[extropy-chat] SPACE: Back to the Moon (?)
mlorrey at yahoo.com
Thu Oct 30 22:28:06 UTC 2003
--- JAY DUGGER <duggerj1 at charter.net> wrote:
> On Thu, 30 Oct 2003 07:48:19 -0600
> "Greg Burch" <gregburch at gregburch.net> wrote:
> >The design and construction of the various
> >elements of the
> >ISS could be turned to building modular "hab modules" and
> >other components
> >of a reusable translunar vehicle and a surface base.
> I don't know if reuse could happen so easily. Lunar
> gravity shouldn't pose a problem, but what about radiation
> exposure during transit and then on Luna? Burying the
> modules in the regolith once they arrive seems the easiest
> way to shield them, but how much regolith do you need and
> can the modules take it over the long term? Remember once
> you bury them, repairing the modules gets harder. How do
> you patch a leak from the inside only? One could do it, it
> just takes more effort.
Firstly, regolith is dirt/sand in consistency, not rock. You apply it
with something like a snowblower, and you get it off with the same plus
a broom. (Lunar Sanitation Engineers Guild Local 001 Trainee Manual,
Care of Antique Lunar Modules for Idiots).
Secondly, leaks occur in space modules due to micrometeorite impacts,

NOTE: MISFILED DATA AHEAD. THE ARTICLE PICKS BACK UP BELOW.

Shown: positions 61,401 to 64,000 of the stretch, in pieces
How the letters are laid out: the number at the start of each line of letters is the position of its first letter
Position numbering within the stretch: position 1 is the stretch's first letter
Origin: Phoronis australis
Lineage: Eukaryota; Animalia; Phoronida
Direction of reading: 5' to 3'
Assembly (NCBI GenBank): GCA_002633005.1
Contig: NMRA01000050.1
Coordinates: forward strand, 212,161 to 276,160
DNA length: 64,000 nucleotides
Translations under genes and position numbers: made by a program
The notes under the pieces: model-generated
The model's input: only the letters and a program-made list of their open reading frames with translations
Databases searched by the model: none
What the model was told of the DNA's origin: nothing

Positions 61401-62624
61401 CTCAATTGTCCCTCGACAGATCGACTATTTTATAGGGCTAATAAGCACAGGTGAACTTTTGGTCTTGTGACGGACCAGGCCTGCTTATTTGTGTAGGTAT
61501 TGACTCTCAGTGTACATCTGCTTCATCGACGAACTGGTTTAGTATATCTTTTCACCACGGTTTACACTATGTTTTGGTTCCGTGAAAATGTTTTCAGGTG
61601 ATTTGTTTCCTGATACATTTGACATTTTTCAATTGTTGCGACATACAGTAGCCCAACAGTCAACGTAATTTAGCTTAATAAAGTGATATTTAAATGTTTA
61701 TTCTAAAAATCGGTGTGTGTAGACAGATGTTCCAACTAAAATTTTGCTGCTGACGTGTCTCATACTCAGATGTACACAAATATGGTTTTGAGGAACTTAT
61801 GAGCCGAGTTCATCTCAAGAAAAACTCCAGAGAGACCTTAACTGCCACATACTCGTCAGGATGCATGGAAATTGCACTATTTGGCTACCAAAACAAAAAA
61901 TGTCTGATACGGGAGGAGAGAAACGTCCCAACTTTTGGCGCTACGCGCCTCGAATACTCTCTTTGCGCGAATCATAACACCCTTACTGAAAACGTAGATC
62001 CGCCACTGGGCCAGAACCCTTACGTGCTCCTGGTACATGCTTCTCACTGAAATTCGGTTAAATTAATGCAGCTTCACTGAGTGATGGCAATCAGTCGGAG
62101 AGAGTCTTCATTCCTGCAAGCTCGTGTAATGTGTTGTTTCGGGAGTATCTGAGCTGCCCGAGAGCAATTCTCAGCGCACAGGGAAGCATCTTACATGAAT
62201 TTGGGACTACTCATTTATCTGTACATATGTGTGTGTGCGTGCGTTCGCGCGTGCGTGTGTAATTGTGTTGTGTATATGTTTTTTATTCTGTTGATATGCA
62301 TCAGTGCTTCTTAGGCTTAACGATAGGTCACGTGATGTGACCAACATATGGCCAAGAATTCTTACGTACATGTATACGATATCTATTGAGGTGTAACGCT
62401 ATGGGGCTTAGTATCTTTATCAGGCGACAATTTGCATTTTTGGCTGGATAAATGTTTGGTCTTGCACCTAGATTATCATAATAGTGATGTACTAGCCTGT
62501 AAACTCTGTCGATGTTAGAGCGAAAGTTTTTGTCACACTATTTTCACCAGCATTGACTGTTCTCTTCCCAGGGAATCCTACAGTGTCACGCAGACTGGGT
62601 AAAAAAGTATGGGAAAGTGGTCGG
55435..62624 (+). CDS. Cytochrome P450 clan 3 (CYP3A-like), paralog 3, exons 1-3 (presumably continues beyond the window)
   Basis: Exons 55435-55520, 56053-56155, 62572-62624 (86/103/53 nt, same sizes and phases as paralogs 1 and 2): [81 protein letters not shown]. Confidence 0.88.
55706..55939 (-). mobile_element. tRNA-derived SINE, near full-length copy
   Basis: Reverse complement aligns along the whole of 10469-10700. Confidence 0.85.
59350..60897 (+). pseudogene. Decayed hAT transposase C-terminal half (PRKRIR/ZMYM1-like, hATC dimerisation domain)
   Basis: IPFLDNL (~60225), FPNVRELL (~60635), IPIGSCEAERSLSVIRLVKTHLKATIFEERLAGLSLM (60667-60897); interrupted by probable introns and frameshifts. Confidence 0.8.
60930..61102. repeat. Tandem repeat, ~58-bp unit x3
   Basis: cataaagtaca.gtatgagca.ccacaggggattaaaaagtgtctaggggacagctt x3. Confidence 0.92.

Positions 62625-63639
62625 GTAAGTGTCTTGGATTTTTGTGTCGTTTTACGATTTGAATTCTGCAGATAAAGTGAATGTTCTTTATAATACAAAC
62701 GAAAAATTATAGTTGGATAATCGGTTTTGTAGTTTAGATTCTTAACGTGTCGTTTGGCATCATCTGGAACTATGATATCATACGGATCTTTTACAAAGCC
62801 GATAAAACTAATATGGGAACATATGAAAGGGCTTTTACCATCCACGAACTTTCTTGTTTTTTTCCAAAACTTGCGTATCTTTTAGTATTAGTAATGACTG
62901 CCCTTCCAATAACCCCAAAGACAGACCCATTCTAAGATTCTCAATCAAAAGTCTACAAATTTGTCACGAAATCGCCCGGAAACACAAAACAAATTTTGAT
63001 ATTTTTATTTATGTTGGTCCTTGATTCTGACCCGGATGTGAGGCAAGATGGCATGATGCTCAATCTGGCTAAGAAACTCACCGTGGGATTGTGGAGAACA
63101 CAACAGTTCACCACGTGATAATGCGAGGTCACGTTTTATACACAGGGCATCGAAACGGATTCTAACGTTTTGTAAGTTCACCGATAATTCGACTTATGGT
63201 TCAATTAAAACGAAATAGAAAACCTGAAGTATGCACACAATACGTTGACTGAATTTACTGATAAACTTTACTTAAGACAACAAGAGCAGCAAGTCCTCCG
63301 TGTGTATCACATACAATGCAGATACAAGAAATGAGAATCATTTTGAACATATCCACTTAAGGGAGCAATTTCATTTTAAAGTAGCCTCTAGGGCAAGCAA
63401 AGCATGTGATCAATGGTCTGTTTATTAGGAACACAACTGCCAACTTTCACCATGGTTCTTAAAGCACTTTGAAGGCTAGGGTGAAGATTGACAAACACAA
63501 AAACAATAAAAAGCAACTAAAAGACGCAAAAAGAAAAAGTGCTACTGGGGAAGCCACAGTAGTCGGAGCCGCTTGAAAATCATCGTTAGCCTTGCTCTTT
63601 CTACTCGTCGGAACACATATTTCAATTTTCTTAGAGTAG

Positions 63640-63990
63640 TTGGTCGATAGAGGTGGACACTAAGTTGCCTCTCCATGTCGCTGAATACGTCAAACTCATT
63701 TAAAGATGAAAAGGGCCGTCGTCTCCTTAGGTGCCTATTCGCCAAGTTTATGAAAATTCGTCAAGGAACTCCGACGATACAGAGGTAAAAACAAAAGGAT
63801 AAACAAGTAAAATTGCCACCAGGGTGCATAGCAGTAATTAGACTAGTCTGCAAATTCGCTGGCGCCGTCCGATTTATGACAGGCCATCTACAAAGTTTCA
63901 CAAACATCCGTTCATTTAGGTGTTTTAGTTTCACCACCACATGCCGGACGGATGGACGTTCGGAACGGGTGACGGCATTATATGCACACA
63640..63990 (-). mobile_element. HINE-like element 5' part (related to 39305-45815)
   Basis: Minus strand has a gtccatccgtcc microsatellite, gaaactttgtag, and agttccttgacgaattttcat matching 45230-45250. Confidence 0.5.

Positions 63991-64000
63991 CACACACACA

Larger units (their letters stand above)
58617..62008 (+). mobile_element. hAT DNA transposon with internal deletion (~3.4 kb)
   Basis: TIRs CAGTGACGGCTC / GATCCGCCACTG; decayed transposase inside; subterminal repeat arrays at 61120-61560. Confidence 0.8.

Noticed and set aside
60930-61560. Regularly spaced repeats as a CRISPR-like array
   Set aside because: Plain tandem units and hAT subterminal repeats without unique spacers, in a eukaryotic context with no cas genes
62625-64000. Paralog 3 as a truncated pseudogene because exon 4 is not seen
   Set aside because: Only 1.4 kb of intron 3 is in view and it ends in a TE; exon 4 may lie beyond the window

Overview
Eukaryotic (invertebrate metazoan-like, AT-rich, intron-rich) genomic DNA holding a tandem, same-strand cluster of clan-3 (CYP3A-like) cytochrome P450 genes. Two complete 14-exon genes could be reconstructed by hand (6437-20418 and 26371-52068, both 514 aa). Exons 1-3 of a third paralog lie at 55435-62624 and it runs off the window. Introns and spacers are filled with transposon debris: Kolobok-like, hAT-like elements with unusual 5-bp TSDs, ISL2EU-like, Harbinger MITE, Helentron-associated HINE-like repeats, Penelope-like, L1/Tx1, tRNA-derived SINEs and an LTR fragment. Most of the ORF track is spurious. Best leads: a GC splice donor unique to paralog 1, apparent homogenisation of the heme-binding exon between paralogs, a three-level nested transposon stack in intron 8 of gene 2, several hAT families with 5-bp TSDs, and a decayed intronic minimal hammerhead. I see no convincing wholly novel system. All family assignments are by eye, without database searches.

primarily, along with radiation induced metal fatigue, both of which
regolith will mitigate.
Thirdly, since the pressure is on the inside and vacuum is on the
outside, the proper place to fix any leak is on the inside.
Radiation during lunar transit is not the sort of radiation that leaves
lasting harmful isotopes to any degree. It's cosmic rays and so forth,
photons, not neutron bombardment. Modules would not be transitted while
manned, most likely. Furthermore, there is no reason why transit cannot
occur in the earth's EM field shadow.
> >my physics isn't
> >too off, even the ISS's cockeyed orbital inclination
> >wouldn't be too much
> >of a handicap, since the cross-inclination vectoring
> >could be leveraged
> >during translunar trajectory insertion so that the
> >missions originating
> >at the ISS could still get into a lunar-equatorial orbit
> >without too much
> >delta-vee. Is this latter conjecture on my part true?
> I can't help here. Where's Nick Szabo when you need him?
Actually, considering that the optimum place to land is near the lunar
south pole, where there is a site with near perpetual sunlight and
local suspected water deposits in dark craters, having high orbital
inclination is no big deal. You want to wind up in a polar orbit around
the moon when you get there to make a descent, but hohmann S transfer
orbits do not require that both ends be coplanar.
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